Several postemergence herbicides provide good to excellent control of giant ragweed.  Timely application is critical for consistent control.   The early emergence and large energy reserves in the seed allow giant ragweed to reach the appropriate size for treatment relatively early in the season.  The temptation to delay application until later emerging weeds (foxtail, velvetleaf, waterhemp) are ‘fully emerged’ probably is the number one reason for giant ragweed control failures.  Postemergence products that can provide acceptable giant ragweed control include dicamba, Beacon, Permit, Spirit, NorthStar, glyphosate and Liberty ATZ.  Products in italics rely on ALS herbicides and will not control ALS-resistant biotypes.

Soybean  The same principles described for corn are as important, if not more important, to achieve acceptable control in soybean (plant into a weed-free seed bed, delay planting if possible, timely postemergence herbicide applications).  Limited preemergence options are available to help manage giant ragweed.  Canopy and FirstRate/Amplify will provide partial control of ALS sensitive populations when applied preemergence.  Glyphosate in RR soybean is the standard postemergence treatment for managing giant ragweed.  The majority of control failures are due to waiting until the giant ragweed is too large for consistent control.  Fields with heavy giant ragweed pressure generally require two postemergence applications for consistent control.  The diphenyl ethers (Cobra, Flexstar, UltraBlazer) and Raptor have activity on giant ragweed.  Early application while weeds are small (four inches or smaller) is essential for consistent control with these product.  FirstRate/Amplify will provide control of larger giant ragweed if the populations are sensitive to ALS herbicides.  The presence of giant ragweed in a field will force changes in timing of postemergence herbicides due to its rapid growth rate.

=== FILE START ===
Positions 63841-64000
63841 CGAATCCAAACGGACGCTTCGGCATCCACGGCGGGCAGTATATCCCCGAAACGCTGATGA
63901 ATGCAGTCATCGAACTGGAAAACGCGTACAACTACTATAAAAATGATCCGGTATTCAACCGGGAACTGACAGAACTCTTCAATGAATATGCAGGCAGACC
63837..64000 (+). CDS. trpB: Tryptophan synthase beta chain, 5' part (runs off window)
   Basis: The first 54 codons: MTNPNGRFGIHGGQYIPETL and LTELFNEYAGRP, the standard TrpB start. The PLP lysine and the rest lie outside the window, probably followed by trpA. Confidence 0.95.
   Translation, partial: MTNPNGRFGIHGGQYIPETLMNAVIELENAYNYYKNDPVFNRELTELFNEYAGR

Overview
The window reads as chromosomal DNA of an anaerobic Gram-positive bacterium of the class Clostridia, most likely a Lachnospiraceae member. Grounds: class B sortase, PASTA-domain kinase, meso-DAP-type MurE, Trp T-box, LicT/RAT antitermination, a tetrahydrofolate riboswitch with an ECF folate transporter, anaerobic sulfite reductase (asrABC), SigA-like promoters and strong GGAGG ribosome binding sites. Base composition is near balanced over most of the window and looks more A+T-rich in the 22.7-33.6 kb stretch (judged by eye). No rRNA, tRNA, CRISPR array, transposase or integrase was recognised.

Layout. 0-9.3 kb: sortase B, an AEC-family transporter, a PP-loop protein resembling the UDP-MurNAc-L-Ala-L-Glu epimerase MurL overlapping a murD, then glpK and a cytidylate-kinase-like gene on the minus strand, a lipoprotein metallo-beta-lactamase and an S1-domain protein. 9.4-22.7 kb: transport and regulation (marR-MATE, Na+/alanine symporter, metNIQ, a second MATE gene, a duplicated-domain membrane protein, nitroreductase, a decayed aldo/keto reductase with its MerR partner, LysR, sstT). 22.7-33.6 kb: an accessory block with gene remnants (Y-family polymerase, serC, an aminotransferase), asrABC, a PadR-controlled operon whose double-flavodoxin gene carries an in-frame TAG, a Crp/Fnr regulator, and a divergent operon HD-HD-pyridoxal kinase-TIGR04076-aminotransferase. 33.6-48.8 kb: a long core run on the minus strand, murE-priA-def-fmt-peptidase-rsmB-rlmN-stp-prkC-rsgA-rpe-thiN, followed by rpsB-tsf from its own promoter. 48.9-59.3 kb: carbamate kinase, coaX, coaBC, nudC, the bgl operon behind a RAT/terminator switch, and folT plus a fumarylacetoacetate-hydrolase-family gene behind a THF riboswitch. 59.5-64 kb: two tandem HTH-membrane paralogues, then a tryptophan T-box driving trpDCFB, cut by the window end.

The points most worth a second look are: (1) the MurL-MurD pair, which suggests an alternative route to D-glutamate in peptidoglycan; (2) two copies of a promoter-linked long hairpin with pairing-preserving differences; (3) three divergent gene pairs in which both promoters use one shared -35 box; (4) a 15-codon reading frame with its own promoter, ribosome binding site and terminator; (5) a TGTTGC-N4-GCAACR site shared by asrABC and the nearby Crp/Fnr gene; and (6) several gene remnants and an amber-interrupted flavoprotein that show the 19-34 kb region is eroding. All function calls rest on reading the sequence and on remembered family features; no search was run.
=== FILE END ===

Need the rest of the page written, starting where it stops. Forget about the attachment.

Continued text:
Summary  Unlike many of the weeds we face in corn and soybean fields, giant ragweed is native to North America.  Fossil records document that it was a dominant plant following retreat of the glaciers in Iowa and neighboring states.  Establishment of the tall grass prairie across the Midwest landscape relegated giant ragweed to floodplains and other areas where the perennial vegetation was destroyed by natural forces.  Conversion of the prairies to cropland created millions of acres of suitable habitat for giant ragweed and other annuals with weedy traits.  Understanding the biology of giant ragweed will aid in the development of integrated weed management programs that can provide consistent, economic control of this weed.

Prepared by Bob Hartzler, extension weed management specialist, Department of Agronomy, Iowa State University

For more information contact:
ISU Extension Agronomy
2104 Agronomy Hall
Ames, Iowa 50011-1010
Voice: (515) 294-1923
Fax: (515) 294-9985
Submit questions or comments here.